Breaking Love – a review

I’m a happy girl 🙂 I received an e-arc copy of Breaking Love from the amazing and talented B.B. Reid! The following is my honest and unbiased review.

If you aren’t familiar with this series, “BL” is the fourth book in the Broken Love series. The first two novels are about the first couple and are very dark. The other two couples each have just one book since their back stories are well-established through the series openers and are also not as dark. If you are sensitive to dark themes, you might want to start with this book as a test-run. While I always prefer to read in order, I think the author does enough catch-up that a new reader could jump in here and not feel confused.

Okay, here’s the good stuff.

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Blurb:

She’s the girl who got away, but now she’s back…

Four years was all it took.

I told myself I didn’t need friends. I didn’t need family. I sure as fuck didn’t need him.

And you know what?

I was right.

He had been inside of me, coursing through my veins.

So I cut and bled Dash Chambers until I was free.

But the day I returned to Six Forks and was thrown at his feet, I realized I would never forget how it felt to have every inch of him inside me.

…and he’s waiting.

Angel thought if she ran far enough, she’d be free.

What’s mine will always be mine.

This time I do things my way.

* * *

DISCLAIMER: While Breaking Love isn’t dark, the first of the series contains sensitive themes many people aren’t able to swallow.

—                —                —

This was the come-back book in my opinion. The third really rubbed me the wrong way for various reasons, but Breaking Love was more true to the author’s writing in the first two novels, albeit lighter in content.

I liked how the story unfolded for Dash and Willow and that you could see how they had grown from their teenage selves we were first introduced to. Dash is less likely to lash out and seems to be the most stable man in this series. Considering the parenting that they all had, it is remarkable that the characters weren’t institutionalized, actually.

Willow on the other hand is much more vulnerable than in the past. I felt a lot of empathy for her. She has never really had someone who loved her unconditionally without demanding anything of her. It seems that every time she starts to feel something and take a chance on someone, that person lets her down or makes demands alien to her personality, even her parents. I’m glad that she starts to really connect with the people around her by the end of the novel, people she’d been around for years but never actually connected with before.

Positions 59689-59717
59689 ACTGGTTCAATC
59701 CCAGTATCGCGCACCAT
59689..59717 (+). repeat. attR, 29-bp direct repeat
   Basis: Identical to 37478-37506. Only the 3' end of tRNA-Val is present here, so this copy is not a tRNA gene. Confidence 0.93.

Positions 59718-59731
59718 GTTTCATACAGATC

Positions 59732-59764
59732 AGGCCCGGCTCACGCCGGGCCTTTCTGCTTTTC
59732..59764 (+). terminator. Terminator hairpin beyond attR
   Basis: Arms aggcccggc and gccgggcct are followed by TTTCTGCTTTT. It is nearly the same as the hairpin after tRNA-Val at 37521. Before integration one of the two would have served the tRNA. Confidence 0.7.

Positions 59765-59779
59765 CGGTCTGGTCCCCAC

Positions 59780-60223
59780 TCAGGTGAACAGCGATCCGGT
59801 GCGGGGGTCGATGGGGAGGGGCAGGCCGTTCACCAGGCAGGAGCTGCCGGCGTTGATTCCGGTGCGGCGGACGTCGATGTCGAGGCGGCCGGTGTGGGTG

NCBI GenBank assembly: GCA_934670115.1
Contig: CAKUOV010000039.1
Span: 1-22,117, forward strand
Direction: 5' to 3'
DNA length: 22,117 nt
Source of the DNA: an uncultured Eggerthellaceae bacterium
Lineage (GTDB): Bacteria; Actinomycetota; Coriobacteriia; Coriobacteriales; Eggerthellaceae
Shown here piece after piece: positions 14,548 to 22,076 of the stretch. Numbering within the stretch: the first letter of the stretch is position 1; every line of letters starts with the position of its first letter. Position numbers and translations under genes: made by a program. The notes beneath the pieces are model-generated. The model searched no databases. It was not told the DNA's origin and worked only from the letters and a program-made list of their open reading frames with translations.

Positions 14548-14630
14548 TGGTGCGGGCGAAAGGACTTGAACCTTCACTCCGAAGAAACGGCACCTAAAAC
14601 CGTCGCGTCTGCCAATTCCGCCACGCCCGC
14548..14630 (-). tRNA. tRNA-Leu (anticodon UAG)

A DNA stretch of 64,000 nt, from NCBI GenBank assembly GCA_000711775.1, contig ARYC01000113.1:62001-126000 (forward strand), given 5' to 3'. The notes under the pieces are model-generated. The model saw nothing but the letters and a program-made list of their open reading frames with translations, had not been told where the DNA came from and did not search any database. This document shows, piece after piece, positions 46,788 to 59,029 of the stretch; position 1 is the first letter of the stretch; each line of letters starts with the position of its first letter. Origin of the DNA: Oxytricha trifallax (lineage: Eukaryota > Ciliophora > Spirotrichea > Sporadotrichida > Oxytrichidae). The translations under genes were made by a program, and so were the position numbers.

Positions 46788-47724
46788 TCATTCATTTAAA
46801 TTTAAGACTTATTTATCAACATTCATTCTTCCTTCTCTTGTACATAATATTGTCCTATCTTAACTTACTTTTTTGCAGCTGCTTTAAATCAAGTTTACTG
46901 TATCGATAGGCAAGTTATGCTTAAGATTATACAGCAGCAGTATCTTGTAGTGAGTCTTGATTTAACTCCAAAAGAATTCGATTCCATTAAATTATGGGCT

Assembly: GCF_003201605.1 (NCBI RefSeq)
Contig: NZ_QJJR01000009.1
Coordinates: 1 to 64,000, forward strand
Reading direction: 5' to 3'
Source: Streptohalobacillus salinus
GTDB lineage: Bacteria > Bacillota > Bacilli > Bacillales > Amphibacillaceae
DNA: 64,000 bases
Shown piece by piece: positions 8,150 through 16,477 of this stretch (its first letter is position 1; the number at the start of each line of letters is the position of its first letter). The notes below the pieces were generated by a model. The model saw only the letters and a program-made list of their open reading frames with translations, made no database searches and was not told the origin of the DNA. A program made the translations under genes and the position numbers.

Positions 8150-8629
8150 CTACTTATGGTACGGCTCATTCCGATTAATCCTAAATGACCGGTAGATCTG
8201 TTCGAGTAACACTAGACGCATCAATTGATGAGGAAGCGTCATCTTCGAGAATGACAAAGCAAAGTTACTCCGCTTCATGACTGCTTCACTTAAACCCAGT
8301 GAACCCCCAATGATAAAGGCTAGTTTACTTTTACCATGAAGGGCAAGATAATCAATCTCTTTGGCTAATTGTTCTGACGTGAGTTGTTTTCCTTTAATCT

I would have preferred the plot to be refined a little more because I did feel like there was a lot going on at times. Despite this, the story was such a vast improvement over the third book, that “BL” was a miraculous joy to read and review in comparison.

I do wish that the author had removed some of the superficial plots to stream line the book. I found it confusing for her to reveal that Willow had been making secret trips home every month for years while in hiding (between book 2 and the start of this one) and never got caught, when she is estranged from her abusive mother and stepfather, and her beloved brother was away at university. What exactly was the point of taking huge chances to go home and visit people she detested when she had run away from everything and everyone in her old life?? This was never explained to my liking and I wish a beta-reader had pointed it out.

By taking out minor things like this, the story could have been made less confusing and opened up word count for the areas where there was VAST room for expansion: Willow’s relationships with the old gang and especially, between her and Keiran. I loved the couple of scenes between these two, about 85% in, and wish that BB Reid had further explored their relationship. I think Keiran was a huge part of why Willow was so hurt and disappeared for years, possibly as responsible as Dash was, so seeing this interaction was hugely important to me. I really like to see main characters interact with characters other than their romantic partner, because you get a much fuller sense of who they are in that way.

I hope you take a chance on this new author, she is doing a great job with very complicated material for a rookie. And she left a little bonus present for her dedicated fans at the end of the book 🙂

* * * (and a half)

xx

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